1963, Italy, directed by Ermanno Olmi
Like Olmi's previous film, Il Posto, I Fidanzati has the slightest of premises - here, the departure of a young Milanese man for a new job in Sicily, and the impact of the distance on his relationship with his fiancée - that functions as a starting point for a series of explorations of different forms of understanding and communication. Just as the young man's lonely existence prompts him to re-evaluate what he has left behind, and what that might imply for his future, he is also forced to confront and attempt to understand a culture that is in many ways as alien as that of a foreign country, even a century after Italian unification. Even as he narrates this encounter, though, Olmi also underlines the homogeneity of other modern institutions, with the protagonist living much of his life in a series of blandly functional buildings, which could be anywhere in the country (both films depict eating in a strikingly unromantic way, given the normal presentation of food in films from and about Italy).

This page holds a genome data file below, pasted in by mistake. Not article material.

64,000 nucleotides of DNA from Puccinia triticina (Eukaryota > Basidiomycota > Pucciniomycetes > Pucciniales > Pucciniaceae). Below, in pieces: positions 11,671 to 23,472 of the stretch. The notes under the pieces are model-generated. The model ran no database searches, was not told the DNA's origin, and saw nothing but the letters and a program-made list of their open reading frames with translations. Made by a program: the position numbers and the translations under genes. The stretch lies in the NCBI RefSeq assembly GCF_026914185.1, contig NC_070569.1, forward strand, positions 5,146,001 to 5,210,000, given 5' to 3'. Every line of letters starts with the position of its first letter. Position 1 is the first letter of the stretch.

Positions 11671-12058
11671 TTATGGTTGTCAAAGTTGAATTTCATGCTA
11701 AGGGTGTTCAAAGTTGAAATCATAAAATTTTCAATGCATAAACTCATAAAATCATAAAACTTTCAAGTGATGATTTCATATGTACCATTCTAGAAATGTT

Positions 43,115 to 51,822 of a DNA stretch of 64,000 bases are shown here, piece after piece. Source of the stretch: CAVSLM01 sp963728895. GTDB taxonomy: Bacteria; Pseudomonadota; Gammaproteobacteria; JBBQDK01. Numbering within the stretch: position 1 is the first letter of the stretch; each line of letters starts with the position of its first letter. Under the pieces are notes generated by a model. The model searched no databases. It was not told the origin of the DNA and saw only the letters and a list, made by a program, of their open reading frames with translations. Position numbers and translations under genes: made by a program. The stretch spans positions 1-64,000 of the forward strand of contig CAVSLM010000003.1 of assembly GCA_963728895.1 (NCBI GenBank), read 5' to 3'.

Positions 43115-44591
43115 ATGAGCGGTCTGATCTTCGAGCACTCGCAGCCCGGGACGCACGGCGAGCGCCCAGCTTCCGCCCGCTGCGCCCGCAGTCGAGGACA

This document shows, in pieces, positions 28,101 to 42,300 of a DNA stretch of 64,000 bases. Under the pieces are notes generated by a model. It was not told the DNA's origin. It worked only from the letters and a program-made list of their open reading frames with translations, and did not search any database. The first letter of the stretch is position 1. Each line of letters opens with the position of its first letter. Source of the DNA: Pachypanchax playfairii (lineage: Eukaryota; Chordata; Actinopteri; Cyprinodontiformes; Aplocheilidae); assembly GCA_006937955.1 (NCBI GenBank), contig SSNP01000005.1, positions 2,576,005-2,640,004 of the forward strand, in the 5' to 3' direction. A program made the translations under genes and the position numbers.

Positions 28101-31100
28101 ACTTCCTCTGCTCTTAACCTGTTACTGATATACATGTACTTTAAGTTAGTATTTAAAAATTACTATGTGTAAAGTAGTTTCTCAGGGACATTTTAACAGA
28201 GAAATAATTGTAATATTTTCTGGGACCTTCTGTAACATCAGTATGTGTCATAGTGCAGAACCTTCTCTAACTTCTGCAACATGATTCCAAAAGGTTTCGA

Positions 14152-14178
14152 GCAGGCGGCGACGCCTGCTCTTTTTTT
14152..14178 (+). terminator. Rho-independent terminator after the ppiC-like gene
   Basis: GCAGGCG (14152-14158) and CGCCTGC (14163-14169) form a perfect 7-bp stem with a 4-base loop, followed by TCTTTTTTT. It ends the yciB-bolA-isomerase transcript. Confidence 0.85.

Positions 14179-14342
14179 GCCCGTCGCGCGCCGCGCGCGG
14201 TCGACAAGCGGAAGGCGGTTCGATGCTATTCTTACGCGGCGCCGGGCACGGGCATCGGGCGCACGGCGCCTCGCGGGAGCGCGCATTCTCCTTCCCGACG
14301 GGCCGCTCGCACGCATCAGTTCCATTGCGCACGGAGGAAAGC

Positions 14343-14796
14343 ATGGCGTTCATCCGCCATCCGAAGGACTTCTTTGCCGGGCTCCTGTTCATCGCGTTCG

Although the main characters aren't always thoroughly developed - at times, they recall the flat non-characters of a film like L'Année dernière à Marienbad - Olmi's eye for the details of human behaviour serves him well, and the sketches of minor characters are engaging and often witty, while he finds a strange and compelling beauty in some of the industrial settings of the film, whether captured in a fluid tracking shot near the beginning, or in a long shot of a building cascading with showers of welding sparks.